The meaning of “upbeat” in the indie genre may be a bit convoluted, as it differs from band to band. Mumford & Sons, a classic indie band, may be considered slow compared to Katy Perry, a pop icon. But when compared to Bon Iver, Mumford & Sons might as well be EDM. Finding or classifying upbeat rhythm may just be difficult for indie bands. Milo Greene, a band on the slower spectrum of the indie genre, attempts to experiment with higher tempos, more percussion and a dancier sound in its second album, Control.
After a four-year long hiatus, the band, which lacks a frontman, focused on featuring each of the four artists’ distinct voices and hoped to create a dancier album. Marlana Sheetz and Robbie Arnett each added a higher-pitched, raspy voice, while Graham Fink and Andrew Heringer brought a more folksy sound to the sophomore effort.
One of the tracks, “Gramercy,” follows the upbeat tone, as it starts with synths and a fun laugh, while the drums that follow keep up the momentum. Though the album isn’t one to get you dancing out of your seat, it definitely gets you moving — even if glacially so. This indie version of the bass drop, however, is vastly different from the interlude that follows, which is more melodic and mirrors the band’s first album.
While their previous album relies on overlapping tracks and voices, in Control, it’s easier to distinguish the artists’ perspectives, as each artist gets a solo. Sheetz snatches the spotlight toward the end of the band’s oldest song, “Royal Blue,” fulfilling the band’s goal of emphasizing each unique voice. The song, which had been in the works prior to the second album, sounds similar to the more melodic tones found in their debut.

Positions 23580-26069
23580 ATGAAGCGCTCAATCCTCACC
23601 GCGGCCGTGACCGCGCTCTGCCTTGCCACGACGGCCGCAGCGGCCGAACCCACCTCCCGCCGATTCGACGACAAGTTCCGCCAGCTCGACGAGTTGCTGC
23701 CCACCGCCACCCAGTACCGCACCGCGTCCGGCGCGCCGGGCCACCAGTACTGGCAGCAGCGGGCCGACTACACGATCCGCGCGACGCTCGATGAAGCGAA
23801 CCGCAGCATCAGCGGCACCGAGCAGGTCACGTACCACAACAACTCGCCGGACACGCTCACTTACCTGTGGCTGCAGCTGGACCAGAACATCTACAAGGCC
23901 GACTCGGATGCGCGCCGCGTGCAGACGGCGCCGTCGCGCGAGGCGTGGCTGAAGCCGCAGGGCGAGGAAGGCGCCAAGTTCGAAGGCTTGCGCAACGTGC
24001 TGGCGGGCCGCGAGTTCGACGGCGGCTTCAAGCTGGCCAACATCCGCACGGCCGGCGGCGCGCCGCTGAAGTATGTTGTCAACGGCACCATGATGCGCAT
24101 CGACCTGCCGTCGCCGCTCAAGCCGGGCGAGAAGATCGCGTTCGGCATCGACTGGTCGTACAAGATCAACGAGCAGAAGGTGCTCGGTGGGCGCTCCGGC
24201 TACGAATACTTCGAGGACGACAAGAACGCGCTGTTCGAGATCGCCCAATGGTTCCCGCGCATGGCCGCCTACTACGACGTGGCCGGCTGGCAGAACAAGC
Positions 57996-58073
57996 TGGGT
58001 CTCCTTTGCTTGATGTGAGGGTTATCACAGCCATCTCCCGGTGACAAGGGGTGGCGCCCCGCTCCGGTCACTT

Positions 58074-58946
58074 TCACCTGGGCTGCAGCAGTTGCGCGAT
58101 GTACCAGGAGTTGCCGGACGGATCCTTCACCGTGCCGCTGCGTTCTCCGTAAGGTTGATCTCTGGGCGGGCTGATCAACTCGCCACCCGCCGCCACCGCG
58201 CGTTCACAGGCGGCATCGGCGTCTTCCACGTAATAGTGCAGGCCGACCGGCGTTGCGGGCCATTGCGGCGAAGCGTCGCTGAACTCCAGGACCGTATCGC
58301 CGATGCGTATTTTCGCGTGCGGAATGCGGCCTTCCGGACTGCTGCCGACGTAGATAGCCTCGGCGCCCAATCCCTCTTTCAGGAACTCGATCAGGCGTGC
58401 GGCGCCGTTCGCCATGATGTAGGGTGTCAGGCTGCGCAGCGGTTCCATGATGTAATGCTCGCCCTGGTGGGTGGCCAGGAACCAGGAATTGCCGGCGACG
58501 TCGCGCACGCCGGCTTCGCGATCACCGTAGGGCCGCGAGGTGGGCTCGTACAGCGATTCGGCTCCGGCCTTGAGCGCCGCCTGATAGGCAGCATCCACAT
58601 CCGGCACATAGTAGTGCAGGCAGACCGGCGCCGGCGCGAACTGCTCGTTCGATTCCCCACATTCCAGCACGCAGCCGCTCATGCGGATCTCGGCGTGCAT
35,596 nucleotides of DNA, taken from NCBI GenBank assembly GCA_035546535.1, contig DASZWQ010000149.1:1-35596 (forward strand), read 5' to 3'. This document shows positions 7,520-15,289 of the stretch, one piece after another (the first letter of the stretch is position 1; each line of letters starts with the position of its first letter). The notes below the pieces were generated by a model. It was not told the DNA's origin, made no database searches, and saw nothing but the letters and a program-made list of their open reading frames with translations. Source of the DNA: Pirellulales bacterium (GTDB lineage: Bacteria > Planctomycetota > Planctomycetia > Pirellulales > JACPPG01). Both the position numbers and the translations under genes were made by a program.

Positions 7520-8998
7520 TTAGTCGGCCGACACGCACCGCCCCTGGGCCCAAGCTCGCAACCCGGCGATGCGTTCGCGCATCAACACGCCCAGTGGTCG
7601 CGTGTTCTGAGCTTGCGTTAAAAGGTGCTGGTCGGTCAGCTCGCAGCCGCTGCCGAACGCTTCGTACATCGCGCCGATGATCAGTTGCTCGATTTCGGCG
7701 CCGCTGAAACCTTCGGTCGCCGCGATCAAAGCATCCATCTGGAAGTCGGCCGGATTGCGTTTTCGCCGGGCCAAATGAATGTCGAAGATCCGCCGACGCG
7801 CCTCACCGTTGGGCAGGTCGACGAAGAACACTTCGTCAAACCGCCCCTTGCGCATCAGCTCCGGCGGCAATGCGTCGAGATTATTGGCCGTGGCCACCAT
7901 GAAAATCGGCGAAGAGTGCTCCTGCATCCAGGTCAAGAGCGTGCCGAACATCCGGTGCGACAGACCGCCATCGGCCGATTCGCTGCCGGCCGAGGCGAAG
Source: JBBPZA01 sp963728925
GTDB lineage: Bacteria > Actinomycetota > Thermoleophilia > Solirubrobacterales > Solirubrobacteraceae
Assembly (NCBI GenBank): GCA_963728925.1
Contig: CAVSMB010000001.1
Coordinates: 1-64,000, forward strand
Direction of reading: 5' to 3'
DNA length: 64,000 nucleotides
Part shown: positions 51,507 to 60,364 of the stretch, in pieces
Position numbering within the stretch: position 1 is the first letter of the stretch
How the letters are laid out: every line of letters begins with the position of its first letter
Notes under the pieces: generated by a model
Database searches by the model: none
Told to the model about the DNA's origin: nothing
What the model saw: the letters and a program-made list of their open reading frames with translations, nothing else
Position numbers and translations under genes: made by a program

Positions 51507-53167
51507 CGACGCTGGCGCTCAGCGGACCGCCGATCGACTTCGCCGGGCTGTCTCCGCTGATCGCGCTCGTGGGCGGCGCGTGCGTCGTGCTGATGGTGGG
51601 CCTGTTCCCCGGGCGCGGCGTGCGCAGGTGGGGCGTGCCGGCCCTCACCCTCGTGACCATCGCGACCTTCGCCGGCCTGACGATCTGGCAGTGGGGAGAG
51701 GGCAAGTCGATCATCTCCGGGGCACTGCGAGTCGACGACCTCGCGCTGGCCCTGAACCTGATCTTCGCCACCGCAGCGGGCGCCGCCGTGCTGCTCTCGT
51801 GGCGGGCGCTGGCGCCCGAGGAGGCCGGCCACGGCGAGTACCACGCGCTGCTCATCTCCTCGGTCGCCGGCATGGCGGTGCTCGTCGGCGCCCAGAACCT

While the second half of the album doesn’t completely fit with the band’s desire to produce a dancier record, it does follow the band’s overall aesthetic. Milo Greene’s subtle attempts to increase beats and percussion are commendable, but they don’t differ drastically from the original style. It doesn’t feel totally new.
That being said, the track “When It’s Done” shares a similar vibe with the Killers, rather than Local Natives — a band Milo Greene is usually compared to. More mainstream rock than indie, the track returned to an upbeat feel after the second half of the album steered away from that path. This collection of songs, which focuses on a theme of maturing, does show the band’s growth — which is something the band hopes its fans will appreciate as well.
“I think we want our audience to evolve and to grow with us and to experience the groove and the melodies of songwriting,” Arnett said. “Just come in, have fun, forget about your worries.”